Sustainability: What does it really mean?
More than just green ideas, the term also refers to the economy and social justice. But is the word being used to death?
Mon, Oct 05, 2009 at 02:52 AM
GREAT TIMING: Al Gore's documentary An Inconvenient Truth "really seemed to galvanize something," Princeton's sustainability manager says. (Photo: AP)
We are perhaps transitioning from a communications age to one of sustainability.
It is the buzzword of today, used in reference to the environment, economy, development, health care, food and more. During his address last month to Congress on health care, President Barack Obama said, "our health care system is placing an unsustainable burden on taxpayers." He is working to restructure our economy around sustainability and "green" jobs rather than manufacturing and finance as in the past.
The Dow Jones Sustainability Index now tracks the financial performance of leading sustainably driven companies worldwide. We see the ideal in the construction of our homes and businesses. Colleges and universities now are creating environmentally sustainable campuses and adding courses that reflect students' new belief that their futures will be driven by the ideal, says Dr. Shana Weber, sustainability manager in the Office of Sustainability at Princeton University. At Princeton alone, 51 courses now address sustainability in some way, in subjects such as the economy and energy.
We use the word so much, but do we really understand what it means? Is the word so overused it is in danger of losing its meaning?
Sustainability refers to everything
The word carries a "green" connotation, but really everything is connected, says Nancy Gabriel, director of the Donella Meadows Leadership Fellows Program at the Sustainability Institute in Hartland, Vt. A world in which the environment is pristine but poverty is rampant is not sustainable. She believes the definition includes three components: the environment, economy and social justice.
"It is truly an all-encompassing word," Weber says. "We have to look at business structures. We have to look at social structures. We have to look at almost every aspect of how we live. And so that seems overwhelming, but that's really what it's about. What can we do to stabilize our global environment, social and economic systems?"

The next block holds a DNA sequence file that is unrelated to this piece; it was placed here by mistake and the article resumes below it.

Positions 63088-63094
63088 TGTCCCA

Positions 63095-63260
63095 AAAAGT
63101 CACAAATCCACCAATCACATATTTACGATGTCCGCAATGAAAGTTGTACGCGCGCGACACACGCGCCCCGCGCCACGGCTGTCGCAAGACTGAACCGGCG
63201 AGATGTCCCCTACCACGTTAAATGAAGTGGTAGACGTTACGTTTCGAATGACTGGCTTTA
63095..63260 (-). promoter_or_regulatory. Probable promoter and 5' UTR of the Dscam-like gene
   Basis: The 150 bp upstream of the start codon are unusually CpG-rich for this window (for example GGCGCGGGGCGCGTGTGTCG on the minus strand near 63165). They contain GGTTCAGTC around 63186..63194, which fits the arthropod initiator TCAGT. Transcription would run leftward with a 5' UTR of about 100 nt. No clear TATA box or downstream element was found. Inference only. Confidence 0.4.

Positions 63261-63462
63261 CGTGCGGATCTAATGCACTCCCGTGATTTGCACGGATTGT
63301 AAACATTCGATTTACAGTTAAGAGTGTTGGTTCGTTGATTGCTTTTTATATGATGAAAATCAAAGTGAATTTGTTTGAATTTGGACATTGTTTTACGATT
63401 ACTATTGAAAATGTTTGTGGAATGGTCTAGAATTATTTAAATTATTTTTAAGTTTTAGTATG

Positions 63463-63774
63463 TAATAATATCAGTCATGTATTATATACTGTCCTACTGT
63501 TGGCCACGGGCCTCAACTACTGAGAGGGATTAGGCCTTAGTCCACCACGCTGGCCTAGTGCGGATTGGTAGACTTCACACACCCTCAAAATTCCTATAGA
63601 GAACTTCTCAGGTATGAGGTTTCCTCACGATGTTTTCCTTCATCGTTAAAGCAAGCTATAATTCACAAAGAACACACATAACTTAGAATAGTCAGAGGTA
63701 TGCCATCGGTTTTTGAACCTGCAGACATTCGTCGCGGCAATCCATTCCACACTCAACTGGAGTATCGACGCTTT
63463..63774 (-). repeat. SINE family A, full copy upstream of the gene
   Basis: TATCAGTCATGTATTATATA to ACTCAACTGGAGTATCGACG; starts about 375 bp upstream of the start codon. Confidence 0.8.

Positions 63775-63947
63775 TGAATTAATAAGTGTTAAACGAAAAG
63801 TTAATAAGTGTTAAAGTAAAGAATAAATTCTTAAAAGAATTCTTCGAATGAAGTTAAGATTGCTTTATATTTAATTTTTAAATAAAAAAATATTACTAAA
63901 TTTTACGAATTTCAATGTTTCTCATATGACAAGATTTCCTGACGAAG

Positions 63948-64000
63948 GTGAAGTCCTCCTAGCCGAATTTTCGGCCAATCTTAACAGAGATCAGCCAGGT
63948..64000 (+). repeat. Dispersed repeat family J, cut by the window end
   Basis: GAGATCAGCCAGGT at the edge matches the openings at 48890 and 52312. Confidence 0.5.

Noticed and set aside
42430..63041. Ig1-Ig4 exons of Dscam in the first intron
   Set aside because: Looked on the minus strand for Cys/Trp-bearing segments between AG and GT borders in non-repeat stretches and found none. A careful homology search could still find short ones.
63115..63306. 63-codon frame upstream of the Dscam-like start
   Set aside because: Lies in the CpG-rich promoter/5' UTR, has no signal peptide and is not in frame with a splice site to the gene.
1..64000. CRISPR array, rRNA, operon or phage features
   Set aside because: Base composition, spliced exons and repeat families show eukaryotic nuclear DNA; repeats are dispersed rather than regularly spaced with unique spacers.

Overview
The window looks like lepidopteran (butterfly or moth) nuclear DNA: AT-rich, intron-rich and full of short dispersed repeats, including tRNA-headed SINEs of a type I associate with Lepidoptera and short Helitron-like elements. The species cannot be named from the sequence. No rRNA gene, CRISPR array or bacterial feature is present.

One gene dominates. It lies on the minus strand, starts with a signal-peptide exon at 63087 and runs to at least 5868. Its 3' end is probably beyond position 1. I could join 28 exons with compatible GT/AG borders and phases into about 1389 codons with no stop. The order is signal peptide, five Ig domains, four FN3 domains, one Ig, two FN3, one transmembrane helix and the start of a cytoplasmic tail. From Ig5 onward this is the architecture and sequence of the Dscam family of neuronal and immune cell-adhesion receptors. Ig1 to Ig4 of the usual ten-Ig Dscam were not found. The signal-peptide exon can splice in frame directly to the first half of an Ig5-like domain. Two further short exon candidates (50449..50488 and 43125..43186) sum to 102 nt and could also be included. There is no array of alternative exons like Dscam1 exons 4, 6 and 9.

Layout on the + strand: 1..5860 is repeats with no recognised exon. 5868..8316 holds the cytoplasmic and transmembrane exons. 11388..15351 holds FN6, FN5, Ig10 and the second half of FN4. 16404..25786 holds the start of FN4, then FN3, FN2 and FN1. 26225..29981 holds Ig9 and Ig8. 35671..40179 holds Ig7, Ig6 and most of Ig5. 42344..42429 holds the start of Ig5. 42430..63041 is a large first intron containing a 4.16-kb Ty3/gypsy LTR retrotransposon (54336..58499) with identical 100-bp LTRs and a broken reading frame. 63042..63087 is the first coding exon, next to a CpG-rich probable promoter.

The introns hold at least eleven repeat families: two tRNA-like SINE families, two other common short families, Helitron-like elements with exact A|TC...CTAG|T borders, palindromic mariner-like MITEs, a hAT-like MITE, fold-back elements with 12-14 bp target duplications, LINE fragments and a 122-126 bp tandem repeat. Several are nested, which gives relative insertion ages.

The word's modern meaning dates to 1987. That year the United Nations World Commission on Environment and Development (also called the Brundtland commission after its chair, the Norwegian diplomat Gro Harlem Brundtland) issued a report defining sustainable development as "development that meets the needs of the present without compromising the ability of future generations to meet their own needs."
With time a movement began revolving around a word that didn't carry the negative connotations of environmentalism, Weber says. The LEED green building rating system emerged, making environmentalism more mainstream, and then Al Gore released his film, An Inconvenient Truth. The film was released at "exactly the right moment," she says. "It was already in the air, and that film really seemed to galvanize something."
At risk of losing its meaning
Today advertisers and marketers use the word to describe nearly everything. Perhaps the word is in danger of losing its meaning. But we also have been shocked by economic collapse and natural disasters such as Hurricane Katrina and the tsunami that devastated South Asia. We have watched water levels rise and glaciers melt. We understand change is necessary. Gabriel wonders whether, in fact, a sustainability age already has passed, whether instead we are entering an age of restoration or regeneration.
"People are feeling that I think our lifestyle of consuming goods, the way our lifestyle is, it has disconnected us from each other," she says. "People are feeling that and feeling and really looking, wanting something different. And so this, all these kinds of collapses are opportunities really to restructure in different in ways."
In a country where more is the American way, is sustainability feasible?
Embedded in our identity is a deeply held ambition to push away at boundaries. Early Americans pushed across the Atlantic and declared our independence. Then we pushed across the continent toward the West, crossing the Mississippi River and scaling the Rocky Mountains. We invented cars and planes and reached for the moon. Over time even our houses and food portions grew in size. "Where's the beef?" we said.
That is why what has happened to our economy is so shocking and painful. The contraction we have experienced is un-American. The discouragement and humility we feel are foreign. Sustainability advocates insist they do not mean for us to lower our standard of living, but rather they want us to understand that less of many things taken together actually can lead to a better life.
Sustainability is a concept we are drawn to because it offers hope, Weber says. It makes us believe we can have both less and more at the same time, that our problems are surmountable, and the solutions lie within us.
"I think we have to shift away from this industrial growth model," Gabriel says. "I really think there is a way to look at how to do development that's more focused on well-being and not on this consuming of goods."
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